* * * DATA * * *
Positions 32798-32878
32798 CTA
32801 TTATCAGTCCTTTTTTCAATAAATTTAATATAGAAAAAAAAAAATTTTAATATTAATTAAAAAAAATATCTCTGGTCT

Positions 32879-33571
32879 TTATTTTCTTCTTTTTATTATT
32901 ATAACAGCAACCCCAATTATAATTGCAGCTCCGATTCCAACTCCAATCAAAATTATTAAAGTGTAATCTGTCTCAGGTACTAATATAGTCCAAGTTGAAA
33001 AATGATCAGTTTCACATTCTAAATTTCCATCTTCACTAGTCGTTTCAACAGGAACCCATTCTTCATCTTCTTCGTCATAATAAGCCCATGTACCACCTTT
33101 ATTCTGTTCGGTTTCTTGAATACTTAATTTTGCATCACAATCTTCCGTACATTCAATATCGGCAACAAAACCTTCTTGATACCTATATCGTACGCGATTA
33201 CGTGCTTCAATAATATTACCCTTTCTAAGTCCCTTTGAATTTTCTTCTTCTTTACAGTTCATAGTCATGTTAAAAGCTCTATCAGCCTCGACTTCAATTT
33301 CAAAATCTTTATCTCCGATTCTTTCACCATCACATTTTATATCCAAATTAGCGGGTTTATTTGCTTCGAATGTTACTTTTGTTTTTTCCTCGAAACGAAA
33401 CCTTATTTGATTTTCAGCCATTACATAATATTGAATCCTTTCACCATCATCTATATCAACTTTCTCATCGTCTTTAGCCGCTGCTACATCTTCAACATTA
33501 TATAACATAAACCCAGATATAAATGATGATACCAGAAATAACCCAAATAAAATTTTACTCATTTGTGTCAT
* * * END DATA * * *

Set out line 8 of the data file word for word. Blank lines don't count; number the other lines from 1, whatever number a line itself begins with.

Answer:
33101 ATTCTGTTCGGTTTCTTGAATACTTAATTTTGCATCACAATCTTCCGTACATTCAATATCGGCAACAAAACCTTCTTGATACCTATATCGTACGCGATTA